The skyscraper seems locked in the bygone Fordist paradigm of isolated segments and serial repetition. The tower typology is the last bastion of this bygone era and has so far largely resisted the injection of any significant measure of spatial complexity. Towers are still driven by pure quantity. Their volume is generated by pure extrusion and their inner space is nothing but the multiplication of identical floorplates. They are vertical dead-end corridors, usually cut off from the ground-plane by a podium. This formula has been applied for seemingly good economic reasons. However, this economy, an economy of costs rather than benefits, is increasingly dubious. 

The sky-scraper’s organizational structure is too simple and too constricting. Towers are hermetic units, which are themselves arrays of equally hermetic units (floors). This feature of strict segmentation with its characteristic poverty of connectivity is antithetical to contemporary work patterns and business relations as well as to contemporary urban life in general. The time is ripe to challenge the standard tower typology and demand that it too participates in the general societal restructuring from Fordism to Post Fordism. 

We are living in an era of unprecedented urban concentration. Contemporary urban life is becoming ever more complex, with divers, overlapping audiences, browsing through many simultaneous urban amenities. A dense proximity of complementary social offerings, and a new intensity of communication across different activities distinguishes contemporary life from the modern period of separation and repetition. Such a network of activities can evolve bottom up in an urban texture that offers the spatial connective freedom of urban channels and voids. What would it take to continue such an evolving synergetic urbanity within and across buildings? The answer is three-fold: dense spacing, voids and bridges. 


Zaha Hadid Architects, Bio-Medical Hub as part of the ZHA masterplan for One North district, Singapore, 2001 

Courtesy of Biopolis, photographs by Ken Seet


Zaha Hadid Architects, Atrium, Dominion Tower, Moscow, 2015 

Photographs by Hufton + Crow

The typical tower typology stacks up floors that remain blind to each other. Due to the usually centrally located core, the usable surfaces on each floor are also highly segregated. Towers are big investments and economic pressures are brought to bear demanding cost efficiency. But costs are only one side of an economic appraisal. A proper appraisal includes both costs and benefits in a cost-benefit analysis. The problem is that the benefit of providing floor surface is obvious and its measurement is trivial. While the appraisal of benefits of navigability, inter-visibility and inter-awareness afforded by voids is not so trivial and cannot be as easily measured. It might therefore be overlooked. What is required here is entrepreneurial market leadership based on the intuitive appeal of spaces with superb visual connectivity that will draw in clients who are willing to pay the extra costs and more.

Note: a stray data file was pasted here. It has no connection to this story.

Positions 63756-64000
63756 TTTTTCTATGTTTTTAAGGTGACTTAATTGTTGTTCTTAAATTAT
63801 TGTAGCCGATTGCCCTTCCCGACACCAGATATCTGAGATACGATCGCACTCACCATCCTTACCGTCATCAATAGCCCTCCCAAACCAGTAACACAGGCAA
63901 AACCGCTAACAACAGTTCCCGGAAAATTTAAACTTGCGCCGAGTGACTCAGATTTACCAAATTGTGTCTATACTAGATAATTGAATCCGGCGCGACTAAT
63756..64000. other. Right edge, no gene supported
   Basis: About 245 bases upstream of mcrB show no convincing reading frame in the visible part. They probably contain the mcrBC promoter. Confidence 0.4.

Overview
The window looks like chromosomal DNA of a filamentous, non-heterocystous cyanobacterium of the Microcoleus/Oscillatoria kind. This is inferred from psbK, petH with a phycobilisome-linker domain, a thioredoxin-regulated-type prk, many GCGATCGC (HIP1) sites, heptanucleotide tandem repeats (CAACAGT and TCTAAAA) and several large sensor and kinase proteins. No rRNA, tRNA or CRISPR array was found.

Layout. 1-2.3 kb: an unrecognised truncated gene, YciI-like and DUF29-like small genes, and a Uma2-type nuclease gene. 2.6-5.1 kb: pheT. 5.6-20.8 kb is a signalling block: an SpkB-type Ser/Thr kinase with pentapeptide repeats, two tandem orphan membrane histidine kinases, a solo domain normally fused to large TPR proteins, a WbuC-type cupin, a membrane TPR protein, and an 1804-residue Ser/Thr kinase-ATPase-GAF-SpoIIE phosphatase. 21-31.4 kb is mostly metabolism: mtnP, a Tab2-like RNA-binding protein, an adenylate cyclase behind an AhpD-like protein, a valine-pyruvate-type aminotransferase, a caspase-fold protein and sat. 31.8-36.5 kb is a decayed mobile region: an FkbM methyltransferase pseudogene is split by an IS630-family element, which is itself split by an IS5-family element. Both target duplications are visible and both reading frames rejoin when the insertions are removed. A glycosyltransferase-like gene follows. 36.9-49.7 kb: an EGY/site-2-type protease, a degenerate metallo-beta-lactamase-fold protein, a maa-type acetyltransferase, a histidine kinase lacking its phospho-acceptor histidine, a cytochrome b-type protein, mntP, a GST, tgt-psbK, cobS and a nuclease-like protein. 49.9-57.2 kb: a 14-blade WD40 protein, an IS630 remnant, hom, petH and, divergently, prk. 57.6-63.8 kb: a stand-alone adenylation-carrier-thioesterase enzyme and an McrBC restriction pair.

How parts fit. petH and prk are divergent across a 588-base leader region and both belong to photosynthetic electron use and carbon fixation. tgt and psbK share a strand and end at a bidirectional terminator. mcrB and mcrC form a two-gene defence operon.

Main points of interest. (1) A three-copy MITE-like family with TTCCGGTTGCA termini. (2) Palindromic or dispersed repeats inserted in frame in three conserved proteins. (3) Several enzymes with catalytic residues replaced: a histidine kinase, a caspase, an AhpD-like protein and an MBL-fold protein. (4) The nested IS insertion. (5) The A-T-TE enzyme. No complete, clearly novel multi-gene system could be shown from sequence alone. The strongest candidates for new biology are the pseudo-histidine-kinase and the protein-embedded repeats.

The idea could not be simpler: All buildings, especially towers, must become to a large extent empty, hollow, i.e., we must substitute usable floor surface with voids affording deeply penetrating internal vistas. 

The author has confidence that this will succeed within our contemporary knowledge economy with creative industry firms. Here real estate costs are only a small fraction of human capital costs, and the prospect of increasing creative knowledge worker productivity will be worth the expense of cutting voids into the dense packing of floors and desks. Visual density is more important than physical density because it facilitates density of communication. This is not only a matter of facilitating actual encounters, conversations, exchanges, and collaborations. It is successful already via the thrill and stimulation of being viscerally immersed within a cluster of creatives. This sense of stimulation has its own intuitive rationality: the prospect of encounters, of learning opportunities, of collaborative ventures – all productivity and thus life enhancing – attracts those of us eager to thrive professionally. 


Zaha Hadid Architects, Soho Galaxy, Soho China, Beijing, 2008-2012 

(left) Courtesy of Zaha Hadid Architects



Zaha Hadid Architects, Cluster Tower with Mega-atrium, Competition for Beijing CBD, 2012